Into the far future again for a nightmarish take on reality TV; funny and shocking, and with the most impressive cliffhanger ending to any of the episodes this year. Plus, you get to see a robot Anne Robinson who fires deathrays. What’s not to like?
The Parting of the Ways
Continuing from the previous episode and concluding a lot that’s been going on in the year, if you want an action-packed space epic, this is for you. There are some fantastic scenes but it's less than the sum of its parts, with set pieces stronger than the story stringing them together. Looks impressive, though.

…And then there’s less than 48 hours to go until New Earth starts the new run. Don’t read about it in the Radio Times; they spoil things. And most of the newspapers’ll be worse. As with much of TV today, it’s such big news that the best thing to do if you want to enjoy it as it happens is to stop reading anything in a paper that says ‘Doctor Who’, and politely decline if people say “Hey! Guess what I’ve heard!”

Of course, you can get the 2005 season of Doctor Who on DVD, too. They’re well worth it, and I’d recommend getting the somewhat impractically built box set of all of them rather than buying the ‘individual’ releases – the price adds up to about the same, and you get plenty of extras (instead of, er, none). The commentaries are all enjoyable, you get a complete set of mini-documentaries, and the ‘deleted scenes’ they talk about and meant to include are, er, not there. They forget to put them in. Whoops. Maybe in the '2006' box. So there you go. The first year of ‘new’ Doctor Who, in a nutshell, and awfully good it is too, with one more from right at the end of the year…

There’s also the first story for the new Doctor:

On BBC3 this Sunday night at 8pm, just to be different:
The Christmas Invasion
You can probably guess when this one’s set, but though it starts on a modern London council estate with more than a few laughs, it’s a dark Christmas fable of aliens coming to harvest humanity and us ending up scarier than they are. The Doctor’s still recovering from the explosive effect of changing bodies, but when he finally gets going, wow, he makes an impact…

It's really not remotely necessary to know the 'old' series of Doctor Who before you see the new ones (you don't even need to see last year's ones before New Earth, though it helps a little). But they're still obviously related, and it'll hardly be a shock if you get interested in the original series, too. I’m going to be doing shorter pieces on the ‘old’ Doctors, but if you’re vaguely interested but don’t think you can wade through another article, I’ll close with the mini-version. There are so many novels, CDs, websites and the like out there that they can be very off-putting, and while many of them are good, none of them are vital. The best thing to do is pick up some DVDs – easy to get hold of (often reduced in price), and showing the stories as they were meant to be seen, including the best ‘extras’ and picture and sound restoration work on any DVDs you’ll find aside from blockbuster movies.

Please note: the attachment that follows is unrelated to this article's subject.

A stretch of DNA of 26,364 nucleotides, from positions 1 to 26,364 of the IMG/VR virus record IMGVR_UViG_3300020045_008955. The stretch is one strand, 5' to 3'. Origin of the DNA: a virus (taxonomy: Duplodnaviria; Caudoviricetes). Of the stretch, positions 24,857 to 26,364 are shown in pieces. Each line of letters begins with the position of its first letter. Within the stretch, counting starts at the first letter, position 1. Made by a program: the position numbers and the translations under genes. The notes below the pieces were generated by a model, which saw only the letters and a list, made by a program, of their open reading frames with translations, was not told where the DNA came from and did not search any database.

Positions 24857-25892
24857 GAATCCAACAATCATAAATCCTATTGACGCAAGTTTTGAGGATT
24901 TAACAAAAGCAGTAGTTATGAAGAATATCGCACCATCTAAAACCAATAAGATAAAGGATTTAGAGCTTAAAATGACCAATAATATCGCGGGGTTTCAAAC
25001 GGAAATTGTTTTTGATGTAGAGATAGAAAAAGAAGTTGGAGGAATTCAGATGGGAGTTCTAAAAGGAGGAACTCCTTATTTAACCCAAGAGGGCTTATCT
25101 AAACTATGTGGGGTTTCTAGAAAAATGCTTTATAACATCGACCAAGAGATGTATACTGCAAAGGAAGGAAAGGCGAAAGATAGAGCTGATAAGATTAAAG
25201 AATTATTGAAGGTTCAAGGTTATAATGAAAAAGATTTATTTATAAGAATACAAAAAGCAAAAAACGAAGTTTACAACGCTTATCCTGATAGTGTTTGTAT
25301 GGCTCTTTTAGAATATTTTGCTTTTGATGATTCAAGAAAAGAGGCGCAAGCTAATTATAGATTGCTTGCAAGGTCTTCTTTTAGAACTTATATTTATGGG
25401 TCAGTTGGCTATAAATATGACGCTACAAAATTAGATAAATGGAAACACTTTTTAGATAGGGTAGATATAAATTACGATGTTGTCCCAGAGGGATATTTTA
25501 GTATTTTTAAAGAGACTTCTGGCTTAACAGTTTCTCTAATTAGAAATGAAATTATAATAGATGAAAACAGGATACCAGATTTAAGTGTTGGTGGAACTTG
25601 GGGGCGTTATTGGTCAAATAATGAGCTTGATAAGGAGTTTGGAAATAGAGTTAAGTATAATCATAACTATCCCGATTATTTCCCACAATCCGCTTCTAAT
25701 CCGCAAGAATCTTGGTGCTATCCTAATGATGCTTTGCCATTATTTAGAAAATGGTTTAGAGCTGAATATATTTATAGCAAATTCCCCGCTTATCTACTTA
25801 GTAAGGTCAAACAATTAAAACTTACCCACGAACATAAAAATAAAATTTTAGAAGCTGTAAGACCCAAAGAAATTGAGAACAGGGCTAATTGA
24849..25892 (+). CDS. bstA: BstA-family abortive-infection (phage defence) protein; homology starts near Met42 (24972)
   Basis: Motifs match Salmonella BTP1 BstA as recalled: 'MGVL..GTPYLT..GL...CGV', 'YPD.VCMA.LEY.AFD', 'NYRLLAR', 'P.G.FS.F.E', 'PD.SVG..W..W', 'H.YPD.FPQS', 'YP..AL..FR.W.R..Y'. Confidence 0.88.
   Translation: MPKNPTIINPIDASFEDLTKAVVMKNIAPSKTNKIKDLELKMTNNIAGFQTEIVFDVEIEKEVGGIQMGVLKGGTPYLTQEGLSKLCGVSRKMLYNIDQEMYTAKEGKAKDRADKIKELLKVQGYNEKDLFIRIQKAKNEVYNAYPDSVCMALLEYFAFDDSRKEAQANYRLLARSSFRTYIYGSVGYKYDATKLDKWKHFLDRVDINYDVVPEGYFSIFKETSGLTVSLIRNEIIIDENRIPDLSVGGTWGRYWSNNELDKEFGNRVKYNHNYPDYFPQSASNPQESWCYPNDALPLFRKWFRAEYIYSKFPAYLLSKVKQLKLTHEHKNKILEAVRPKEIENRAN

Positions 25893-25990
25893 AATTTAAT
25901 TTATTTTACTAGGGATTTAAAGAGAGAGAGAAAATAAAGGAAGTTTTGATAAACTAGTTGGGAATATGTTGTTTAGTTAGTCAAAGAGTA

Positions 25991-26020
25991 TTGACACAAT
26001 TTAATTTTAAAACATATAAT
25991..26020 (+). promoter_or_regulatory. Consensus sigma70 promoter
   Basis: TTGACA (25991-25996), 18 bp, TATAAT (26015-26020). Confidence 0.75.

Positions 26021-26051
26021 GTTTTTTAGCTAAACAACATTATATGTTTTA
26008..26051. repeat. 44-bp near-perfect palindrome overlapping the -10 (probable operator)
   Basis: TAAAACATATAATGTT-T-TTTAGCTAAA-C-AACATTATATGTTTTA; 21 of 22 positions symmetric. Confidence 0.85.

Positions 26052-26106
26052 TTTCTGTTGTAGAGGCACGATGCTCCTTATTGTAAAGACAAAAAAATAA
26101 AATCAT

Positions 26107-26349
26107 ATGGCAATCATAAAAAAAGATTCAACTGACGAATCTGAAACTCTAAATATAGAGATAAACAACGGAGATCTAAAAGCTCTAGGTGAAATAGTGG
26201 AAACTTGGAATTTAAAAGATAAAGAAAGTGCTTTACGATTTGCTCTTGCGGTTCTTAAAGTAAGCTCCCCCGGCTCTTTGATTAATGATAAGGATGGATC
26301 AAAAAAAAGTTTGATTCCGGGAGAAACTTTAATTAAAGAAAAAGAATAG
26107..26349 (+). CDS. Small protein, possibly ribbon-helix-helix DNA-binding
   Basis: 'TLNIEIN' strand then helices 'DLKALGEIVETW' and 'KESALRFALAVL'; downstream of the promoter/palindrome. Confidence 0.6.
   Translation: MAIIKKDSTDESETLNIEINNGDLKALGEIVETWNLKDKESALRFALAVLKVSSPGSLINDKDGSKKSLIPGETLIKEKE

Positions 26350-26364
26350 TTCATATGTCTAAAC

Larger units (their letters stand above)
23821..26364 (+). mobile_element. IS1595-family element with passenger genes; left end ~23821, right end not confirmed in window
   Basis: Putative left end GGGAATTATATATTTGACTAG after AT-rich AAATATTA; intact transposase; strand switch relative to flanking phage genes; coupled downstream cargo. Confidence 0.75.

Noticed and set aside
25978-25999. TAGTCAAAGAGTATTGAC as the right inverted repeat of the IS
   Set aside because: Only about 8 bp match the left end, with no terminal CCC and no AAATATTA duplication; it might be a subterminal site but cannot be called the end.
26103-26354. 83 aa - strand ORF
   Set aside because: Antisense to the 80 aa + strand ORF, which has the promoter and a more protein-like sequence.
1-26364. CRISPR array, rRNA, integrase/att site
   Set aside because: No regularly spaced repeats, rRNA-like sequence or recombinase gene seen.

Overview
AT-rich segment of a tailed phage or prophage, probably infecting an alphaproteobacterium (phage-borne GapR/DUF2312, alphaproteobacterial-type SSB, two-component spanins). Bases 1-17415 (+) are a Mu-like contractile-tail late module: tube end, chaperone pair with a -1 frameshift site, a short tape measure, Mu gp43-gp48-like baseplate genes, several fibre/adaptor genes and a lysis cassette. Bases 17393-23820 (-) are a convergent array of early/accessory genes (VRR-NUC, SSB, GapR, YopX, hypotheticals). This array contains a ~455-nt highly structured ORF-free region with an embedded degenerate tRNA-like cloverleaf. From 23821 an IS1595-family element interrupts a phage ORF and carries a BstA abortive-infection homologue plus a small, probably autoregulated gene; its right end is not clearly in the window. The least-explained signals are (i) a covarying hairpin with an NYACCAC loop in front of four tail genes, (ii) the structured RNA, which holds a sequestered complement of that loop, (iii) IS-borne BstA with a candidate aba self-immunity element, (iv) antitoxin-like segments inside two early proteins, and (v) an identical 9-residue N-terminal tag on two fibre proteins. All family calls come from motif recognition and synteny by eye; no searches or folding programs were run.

If you want to dip into the Doctor Who DVDs, these are probably the best of the old series that's available:

Doctor Who – The Beginning
Way back to 1963 for the first three stories in a box together, including the first appearance of the Daleks, and some terrific documentaries about how it all started.
Doctor Who – The Talons of Weng-Chiang
A hugely enjoyable story of Victorian murders starring Tom Baker as the Doctor, which despite the subject matter is one of the wittiest, most quotable pieces of television going. Another great documentary as an extra.
Doctor Who – Earthshock
The Cybermen attack in a futuristic macho action thriller which is good dumb fun, but among some impressive extras the one that stands out is when the actors are reunited for the bitchiest commentary going.
Doctor Who – The Curse of Fenric
Doctor Who’s always been good at horror stories, and this is a particularly intelligent one. The outstanding feature of the DVD is a wholesale new edit of the story, with new scenes, effects, music and a movie format.

And Doctor Who – The Complete First Series (2005), of course.

If you want to make a start on Doctor Who novels instead, that’s much more tricky. With so many to choose from, it’s difficult to sort out the best of them, and most of them are sadly out of print. None of them are as good a start as a DVD (many throw you in at the deep end), and while I have many of the published guides and handbooks to the series and find some of them addictive, none of them are authoritative and enthusiastic enough to recommend as gospel. None of them agree enough with me, either ;-) However, if you feel suddenly enthused by Doctor Who and, like me, you love to read, before you spend all your savings getting all the novels you can find on eBay, see if you can track down a few of these. The books come in many different ranges, but they divide mainly into the novelisations from Target Books – based on the TV stories – and original novels (from many different publishers).

For the best of the Target novelisations, try:

Doctor Who and the Daleks (David Whitaker)
Doctor Who and the Auton Invasion (Terrance Dicks)
Doctor Who and the Cave-Monsters (Malcolm Hulke)
Doctor Who and the Ark In Space (Ian Marter)
Doctor Who – Remembrance of the Daleks (Ben Aaronovitch)

And if you fancy the original novels, look for:

Doctor Who – The New Adventures: Lucifer Rising (Andy Lane and Jim Mortimore)